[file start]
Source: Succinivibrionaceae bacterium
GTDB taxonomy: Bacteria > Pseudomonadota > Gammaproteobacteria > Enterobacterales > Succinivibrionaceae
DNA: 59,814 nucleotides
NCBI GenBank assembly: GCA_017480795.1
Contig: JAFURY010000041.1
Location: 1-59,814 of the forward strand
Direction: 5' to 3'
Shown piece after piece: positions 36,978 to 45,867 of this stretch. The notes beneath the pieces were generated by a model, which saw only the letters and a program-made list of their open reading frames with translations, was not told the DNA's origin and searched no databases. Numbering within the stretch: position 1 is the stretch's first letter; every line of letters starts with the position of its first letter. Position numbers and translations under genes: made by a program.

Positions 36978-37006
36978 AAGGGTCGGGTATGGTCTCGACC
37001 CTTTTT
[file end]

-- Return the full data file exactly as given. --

Source: Succinivibrionaceae bacterium
GTDB taxonomy: Bacteria > Pseudomonadota > Gammaproteobacteria > Enterobacterales > Succinivibrionaceae
DNA: 59,814 nucleotides
NCBI GenBank assembly: GCA_017480795.1
Contig: JAFURY010000041.1
Location: 1-59,814 of the forward strand
Direction: 5' to 3'
Shown piece after piece: positions 36,978 to 45,867 of this stretch. The notes beneath the pieces were generated by a model, which saw only the letters and a program-made list of their open reading frames with translations, was not told the DNA's origin and searched no databases. Numbering within the stretch: position 1 is the stretch's first letter; every line of letters starts with the position of its first letter. Position numbers and translations under genes: made by a program.

Positions 36978-37006
36978 AAGGGTCGGGTATGGTCTCGACC
37001 CTTTTT